Coffee, colas, and collective cafe chains
By Cazzy Lewchuk, Staff Writer
Students are among the most frequent—and at times, excessive—users of caffeine. An average class is full of cups of delicious drinks providing students the energy they need to get through the day, no matter what time it is. Caffeinated beverages are even more prevalent during the winter months now, as a new semester begins. Though the ritual of sipping a morning coffee or a can of Monster during a three-hour evening lecture is a routine and mostly harmless for most students, it’s important to be aware of the side-effects.
Overconsumption of caffeine can lead to crashes, exhaustion, general panic or nausea, and a ruined sleep schedule. While caffeine often leads to better focus and productivity, it’s quite easy to overindulge and be left with a disorganized and unfocussed state of mind. Many of us can relate to the feeling of being so over-caffeinated that we didn’t know what to do or how to react. With every student having a different level of tolerance and there being a varying amount of caffeine in drinks, having just the right amount can be difficult. For some, a mug of green tea is plenty to get them through the morning. For others— particularly addicted users—nothing less than two big cans of Red Bull is sufficient. It’s all about using the proper dosage.
Tea is the least potent of caffeinated beverages. A six-ounce cup of tea contains from 30 to 90 milligrams of caffeine, according to HopkinsMedicine.org. Herbal teas (usually the kinds with a special flavour) generally contain less than 15 milligrams—not a significant amount to give any kind of buzz. Green and traditional teas are where the caffeine takes hold.
Although 30 to 90 milligrams is not a lot, many teas served contain more than one serving. A tall drink at Starbucks contains 12 ounces, a grande 16, and a venti 20—meaning a large serving of green tea at Starbucks contains around 140 milligrams of caffeine. For most people who don’t have caffeine every day, this serving is more than enough to keep them active and get through what needs to be done.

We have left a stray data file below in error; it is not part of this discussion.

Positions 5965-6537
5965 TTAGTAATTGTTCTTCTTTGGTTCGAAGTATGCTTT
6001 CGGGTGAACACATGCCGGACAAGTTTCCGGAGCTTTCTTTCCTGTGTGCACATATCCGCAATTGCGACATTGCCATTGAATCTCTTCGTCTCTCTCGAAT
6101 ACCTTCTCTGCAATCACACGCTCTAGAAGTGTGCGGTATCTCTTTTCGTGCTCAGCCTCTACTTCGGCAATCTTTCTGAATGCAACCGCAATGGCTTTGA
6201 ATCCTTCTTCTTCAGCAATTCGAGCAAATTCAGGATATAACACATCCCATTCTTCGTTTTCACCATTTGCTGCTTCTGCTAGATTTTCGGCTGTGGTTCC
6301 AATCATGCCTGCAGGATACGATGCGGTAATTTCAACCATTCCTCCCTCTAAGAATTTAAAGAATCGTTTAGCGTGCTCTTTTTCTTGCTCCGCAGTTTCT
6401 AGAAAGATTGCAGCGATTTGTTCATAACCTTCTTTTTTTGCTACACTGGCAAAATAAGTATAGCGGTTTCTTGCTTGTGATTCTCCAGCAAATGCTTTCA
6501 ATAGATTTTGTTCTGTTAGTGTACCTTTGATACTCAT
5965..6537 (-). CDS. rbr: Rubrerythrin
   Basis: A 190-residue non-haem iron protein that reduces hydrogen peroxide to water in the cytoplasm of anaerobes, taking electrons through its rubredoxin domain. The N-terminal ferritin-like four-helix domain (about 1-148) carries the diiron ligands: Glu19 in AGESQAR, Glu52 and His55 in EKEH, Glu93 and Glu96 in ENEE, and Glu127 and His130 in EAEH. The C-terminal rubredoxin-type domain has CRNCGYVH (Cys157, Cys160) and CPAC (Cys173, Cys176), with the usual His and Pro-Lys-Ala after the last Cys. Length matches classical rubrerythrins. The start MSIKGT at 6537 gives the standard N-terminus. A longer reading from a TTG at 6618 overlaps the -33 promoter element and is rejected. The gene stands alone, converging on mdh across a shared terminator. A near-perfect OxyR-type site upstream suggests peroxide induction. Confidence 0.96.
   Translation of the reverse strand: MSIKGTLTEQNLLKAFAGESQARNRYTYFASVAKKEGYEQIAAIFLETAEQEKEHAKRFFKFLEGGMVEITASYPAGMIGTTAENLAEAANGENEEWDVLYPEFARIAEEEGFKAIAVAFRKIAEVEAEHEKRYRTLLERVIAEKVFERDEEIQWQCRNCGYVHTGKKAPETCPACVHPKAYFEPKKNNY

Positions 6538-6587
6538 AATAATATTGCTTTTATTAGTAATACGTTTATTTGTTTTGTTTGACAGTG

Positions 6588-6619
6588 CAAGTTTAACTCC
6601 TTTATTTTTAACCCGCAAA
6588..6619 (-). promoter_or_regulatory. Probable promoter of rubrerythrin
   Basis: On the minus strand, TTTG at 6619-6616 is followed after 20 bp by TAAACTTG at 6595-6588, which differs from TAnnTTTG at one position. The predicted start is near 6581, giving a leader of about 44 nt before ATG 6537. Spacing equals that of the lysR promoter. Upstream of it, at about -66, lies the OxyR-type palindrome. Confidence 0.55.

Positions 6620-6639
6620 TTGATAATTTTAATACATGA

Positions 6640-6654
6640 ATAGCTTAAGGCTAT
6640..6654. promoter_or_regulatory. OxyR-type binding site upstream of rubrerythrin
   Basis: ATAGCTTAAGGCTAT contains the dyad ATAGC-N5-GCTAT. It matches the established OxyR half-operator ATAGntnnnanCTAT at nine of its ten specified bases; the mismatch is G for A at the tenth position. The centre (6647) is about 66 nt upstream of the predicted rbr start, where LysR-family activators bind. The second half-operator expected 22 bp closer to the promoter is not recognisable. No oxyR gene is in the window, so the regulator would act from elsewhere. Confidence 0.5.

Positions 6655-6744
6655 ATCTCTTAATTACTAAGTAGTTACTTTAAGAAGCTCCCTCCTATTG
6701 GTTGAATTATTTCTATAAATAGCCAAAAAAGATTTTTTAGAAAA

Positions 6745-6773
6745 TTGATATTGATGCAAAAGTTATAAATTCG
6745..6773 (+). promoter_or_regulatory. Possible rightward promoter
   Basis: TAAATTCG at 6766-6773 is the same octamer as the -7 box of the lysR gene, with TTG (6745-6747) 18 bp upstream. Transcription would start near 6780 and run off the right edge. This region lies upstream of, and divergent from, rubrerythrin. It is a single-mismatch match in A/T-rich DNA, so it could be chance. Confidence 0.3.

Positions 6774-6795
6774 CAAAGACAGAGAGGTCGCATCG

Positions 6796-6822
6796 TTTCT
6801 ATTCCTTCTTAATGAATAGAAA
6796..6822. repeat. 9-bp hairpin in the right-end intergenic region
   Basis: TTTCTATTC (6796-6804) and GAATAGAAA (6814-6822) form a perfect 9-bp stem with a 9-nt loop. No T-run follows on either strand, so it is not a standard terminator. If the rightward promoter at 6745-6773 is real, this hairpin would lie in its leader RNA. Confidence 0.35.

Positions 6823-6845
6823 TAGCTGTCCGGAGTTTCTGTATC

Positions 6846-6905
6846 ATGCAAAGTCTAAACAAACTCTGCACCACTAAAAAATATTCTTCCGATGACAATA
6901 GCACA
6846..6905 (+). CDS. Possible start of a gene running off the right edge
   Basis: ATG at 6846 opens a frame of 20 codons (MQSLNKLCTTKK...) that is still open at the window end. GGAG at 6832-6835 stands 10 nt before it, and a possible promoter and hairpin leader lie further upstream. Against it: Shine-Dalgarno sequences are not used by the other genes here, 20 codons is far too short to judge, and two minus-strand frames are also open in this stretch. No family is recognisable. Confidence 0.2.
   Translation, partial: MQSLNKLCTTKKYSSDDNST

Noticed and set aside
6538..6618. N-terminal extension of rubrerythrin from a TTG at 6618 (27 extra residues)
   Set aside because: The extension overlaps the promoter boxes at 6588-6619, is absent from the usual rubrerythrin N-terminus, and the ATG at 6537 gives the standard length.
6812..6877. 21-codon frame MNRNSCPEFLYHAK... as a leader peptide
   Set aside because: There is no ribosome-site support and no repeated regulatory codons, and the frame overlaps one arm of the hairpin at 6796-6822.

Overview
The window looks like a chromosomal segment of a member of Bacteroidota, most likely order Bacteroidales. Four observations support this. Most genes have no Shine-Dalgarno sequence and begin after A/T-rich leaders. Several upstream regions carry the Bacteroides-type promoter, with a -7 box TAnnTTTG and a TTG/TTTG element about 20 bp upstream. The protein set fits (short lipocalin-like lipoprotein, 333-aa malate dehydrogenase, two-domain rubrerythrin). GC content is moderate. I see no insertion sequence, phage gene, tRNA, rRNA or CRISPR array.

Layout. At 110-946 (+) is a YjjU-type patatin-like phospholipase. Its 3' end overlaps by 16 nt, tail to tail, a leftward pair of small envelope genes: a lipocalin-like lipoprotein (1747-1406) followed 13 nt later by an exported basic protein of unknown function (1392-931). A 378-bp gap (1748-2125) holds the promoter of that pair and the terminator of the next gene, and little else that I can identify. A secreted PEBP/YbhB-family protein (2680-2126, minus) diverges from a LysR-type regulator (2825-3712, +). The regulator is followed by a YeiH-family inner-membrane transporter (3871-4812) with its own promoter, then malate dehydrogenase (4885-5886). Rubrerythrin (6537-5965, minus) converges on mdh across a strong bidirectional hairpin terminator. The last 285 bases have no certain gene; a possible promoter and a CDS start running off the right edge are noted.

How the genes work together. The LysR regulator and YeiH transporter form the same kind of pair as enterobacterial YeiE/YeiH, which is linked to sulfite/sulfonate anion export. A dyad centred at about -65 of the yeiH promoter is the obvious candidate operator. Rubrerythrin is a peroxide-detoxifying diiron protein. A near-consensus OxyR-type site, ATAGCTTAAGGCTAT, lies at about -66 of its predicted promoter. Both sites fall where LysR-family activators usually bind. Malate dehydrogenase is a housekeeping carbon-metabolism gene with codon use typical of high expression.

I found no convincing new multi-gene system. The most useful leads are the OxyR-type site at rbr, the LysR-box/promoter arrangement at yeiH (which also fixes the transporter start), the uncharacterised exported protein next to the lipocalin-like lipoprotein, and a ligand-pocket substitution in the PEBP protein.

Next comes coffee, the most popular and accessible of the caffeinated beverages. The milligram dosage in this drink varies significantly depending on the type of coffee. The difference between instant, home-brewed, take-out, and premium coffee can mean up to double the normal dosage. Generally, an eight-ounce. cup of coffee contains at least 100 milligrams of caffeine—three times the amount of a similarly sized cup of tea. This means an extra large double-double at Tim Hortons or McDonald’s contains between 300 and 350 milligrams of caffeine. The number is even higher for a coffee this size at Starbucks or any other premium coffee chain.
Espresso, a concoction produced through a process involving hot water and coffee beans, is widely known for its higher caffeine content and strong flavour—there’s a reason it comes in shots and not cups. But in fact, a shot of espresso is a single ounce—which only contains about 40 milligrams of caffeine. A double espresso from Starbucks actually only contains 80 milligrams of caffeine—much less than a 16-ounce grande coffee. However, this dosage hits the body all at once instead of being absorbed slowly as a drink is drunk—hence a different feeling.
Finally there are the carbonated caffeinated drinks which include colas and energy drinks. A standard can of Coke contains only 35 milligrams, even less than a cup of green tea. However, the servings of soft drinks at places like a movie theatre or an unlimited refill restaurant can multiply this amount many times. Still, for an occasional caffeine user, a can of Coke might be just the convenient boost needed.
Energy drinks, which explicitly exist for their caffeine content, should be carefully monitored.. A small 250-millilitre can of Red Bull has 80 milligrams of caffeine—still slightly less than a cup of coffee. A larger 473-millilitre can of Monster has 160 milligrams of caffeine. The amounts may surprise some people, as it’s far easier to get a high caffeine dosage from a coffee shop than from an energy drink. It’s part of why seeing students drink more coffee than energy drinks is not uncommon.
There are of course other ways to consume caffeine. Many pharmacies or supplement stores sell caffeine pills (each pill usually has 100 or 200 milligrams) and even some candies or gums contain caffeine. It’s very important to be aware of your limits and how much you’re consuming when getting caffeinated. Most products have the caffeine amount listed either on the label, or can be researched online. Research and responsibility go a long way to have the best experience with this wonderful stimulating drug.